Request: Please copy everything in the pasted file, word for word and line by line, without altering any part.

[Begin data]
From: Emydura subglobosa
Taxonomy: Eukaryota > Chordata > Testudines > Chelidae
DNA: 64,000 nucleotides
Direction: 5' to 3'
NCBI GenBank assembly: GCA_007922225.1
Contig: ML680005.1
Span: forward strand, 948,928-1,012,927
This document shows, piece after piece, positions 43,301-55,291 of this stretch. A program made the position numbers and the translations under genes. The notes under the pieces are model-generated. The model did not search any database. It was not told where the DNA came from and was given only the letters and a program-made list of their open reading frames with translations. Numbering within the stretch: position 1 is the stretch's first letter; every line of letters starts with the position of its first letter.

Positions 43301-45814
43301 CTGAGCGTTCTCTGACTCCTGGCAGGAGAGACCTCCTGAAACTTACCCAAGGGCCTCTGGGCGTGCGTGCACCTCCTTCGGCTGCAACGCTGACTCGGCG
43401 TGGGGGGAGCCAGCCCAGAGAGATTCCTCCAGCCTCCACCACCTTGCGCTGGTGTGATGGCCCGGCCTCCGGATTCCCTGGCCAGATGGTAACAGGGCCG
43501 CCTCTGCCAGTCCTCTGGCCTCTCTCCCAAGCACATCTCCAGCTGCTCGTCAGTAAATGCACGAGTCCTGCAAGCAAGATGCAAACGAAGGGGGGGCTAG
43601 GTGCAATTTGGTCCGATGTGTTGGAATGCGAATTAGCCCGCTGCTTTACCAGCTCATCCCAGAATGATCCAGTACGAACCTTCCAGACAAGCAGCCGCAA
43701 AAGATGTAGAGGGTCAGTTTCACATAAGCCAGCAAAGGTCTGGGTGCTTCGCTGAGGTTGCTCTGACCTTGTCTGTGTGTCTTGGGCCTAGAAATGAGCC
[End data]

From: Emydura subglobosa
Taxonomy: Eukaryota > Chordata > Testudines > Chelidae
DNA: 64,000 nucleotides
Direction: 5' to 3'
NCBI GenBank assembly: GCA_007922225.1
Contig: ML680005.1
Span: forward strand, 948,928-1,012,927
This document shows, piece after piece, positions 43,301-55,291 of this stretch. A program made the position numbers and the translations under genes. The notes under the pieces are model-generated. The model did not search any database. It was not told where the DNA came from and was given only the letters and a program-made list of their open reading frames with translations. Numbering within the stretch: position 1 is the stretch's first letter; every line of letters starts with the position of its first letter.

Positions 43301-45814
43301 CTGAGCGTTCTCTGACTCCTGGCAGGAGAGACCTCCTGAAACTTACCCAAGGGCCTCTGGGCGTGCGTGCACCTCCTTCGGCTGCAACGCTGACTCGGCG
43401 TGGGGGGAGCCAGCCCAGAGAGATTCCTCCAGCCTCCACCACCTTGCGCTGGTGTGATGGCCCGGCCTCCGGATTCCCTGGCCAGATGGTAACAGGGCCG
43501 CCTCTGCCAGTCCTCTGGCCTCTCTCCCAAGCACATCTCCAGCTGCTCGTCAGTAAATGCACGAGTCCTGCAAGCAAGATGCAAACGAAGGGGGGGCTAG
43601 GTGCAATTTGGTCCGATGTGTTGGAATGCGAATTAGCCCGCTGCTTTACCAGCTCATCCCAGAATGATCCAGTACGAACCTTCCAGACAAGCAGCCGCAA
43701 AAGATGTAGAGGGTCAGTTTCACATAAGCCAGCAAAGGTCTGGGTGCTTCGCTGAGGTTGCTCTGACCTTGTCTGTGTGTCTTGGGCCTAGAAATGAGCC